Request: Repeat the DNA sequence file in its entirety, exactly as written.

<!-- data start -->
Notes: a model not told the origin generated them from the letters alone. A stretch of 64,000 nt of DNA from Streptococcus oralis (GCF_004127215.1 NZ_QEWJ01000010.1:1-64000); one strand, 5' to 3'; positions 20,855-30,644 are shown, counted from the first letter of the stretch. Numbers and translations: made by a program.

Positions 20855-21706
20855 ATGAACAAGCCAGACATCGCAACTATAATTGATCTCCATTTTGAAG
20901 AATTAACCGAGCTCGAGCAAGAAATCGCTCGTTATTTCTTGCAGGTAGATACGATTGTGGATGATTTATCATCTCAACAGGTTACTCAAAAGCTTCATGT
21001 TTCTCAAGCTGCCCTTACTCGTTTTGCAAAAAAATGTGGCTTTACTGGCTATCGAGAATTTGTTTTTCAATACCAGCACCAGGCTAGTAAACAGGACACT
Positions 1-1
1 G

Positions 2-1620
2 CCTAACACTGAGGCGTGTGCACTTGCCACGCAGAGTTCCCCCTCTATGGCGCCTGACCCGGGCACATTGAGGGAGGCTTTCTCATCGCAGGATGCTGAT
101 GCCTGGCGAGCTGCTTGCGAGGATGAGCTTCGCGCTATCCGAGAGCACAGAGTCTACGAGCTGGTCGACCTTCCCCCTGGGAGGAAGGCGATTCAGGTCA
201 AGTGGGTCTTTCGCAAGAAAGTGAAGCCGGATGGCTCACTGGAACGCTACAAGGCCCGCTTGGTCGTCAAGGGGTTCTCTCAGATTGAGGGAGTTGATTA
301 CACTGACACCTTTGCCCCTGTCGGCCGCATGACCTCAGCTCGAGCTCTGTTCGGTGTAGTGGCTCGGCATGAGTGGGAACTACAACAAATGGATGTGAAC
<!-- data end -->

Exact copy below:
Notes: a model not told the origin generated them from the letters alone. A stretch of 64,000 nt of DNA from Streptococcus oralis (GCF_004127215.1 NZ_QEWJ01000010.1:1-64000); one strand, 5' to 3'; positions 20,855-30,644 are shown, counted from the first letter of the stretch. Numbers and translations: made by a program.

Positions 20855-21706
20855 ATGAACAAGCCAGACATCGCAACTATAATTGATCTCCATTTTGAAG
20901 AATTAACCGAGCTCGAGCAAGAAATCGCTCGTTATTTCTTGCAGGTAGATACGATTGTGGATGATTTATCATCTCAACAGGTTACTCAAAAGCTTCATGT
21001 TTCTCAAGCTGCCCTTACTCGTTTTGCAAAAAAATGTGGCTTTACTGGCTATCGAGAATTTGTTTTTCAATACCAGCACCAGGCTAGTAAACAGGACACT
Positions 1-1
1 G

Positions 2-1620
2 CCTAACACTGAGGCGTGTGCACTTGCCACGCAGAGTTCCCCCTCTATGGCGCCTGACCCGGGCACATTGAGGGAGGCTTTCTCATCGCAGGATGCTGAT
101 GCCTGGCGAGCTGCTTGCGAGGATGAGCTTCGCGCTATCCGAGAGCACAGAGTCTACGAGCTGGTCGACCTTCCCCCTGGGAGGAAGGCGATTCAGGTCA
201 AGTGGGTCTTTCGCAAGAAAGTGAAGCCGGATGGCTCACTGGAACGCTACAAGGCCCGCTTGGTCGTCAAGGGGTTCTCTCAGATTGAGGGAGTTGATTA
301 CACTGACACCTTTGCCCCTGTCGGCCGCATGACCTCAGCTCGAGCTCTGTTCGGTGTAGTGGCTCGGCATGAGTGGGAACTACAACAAATGGATGTGAAC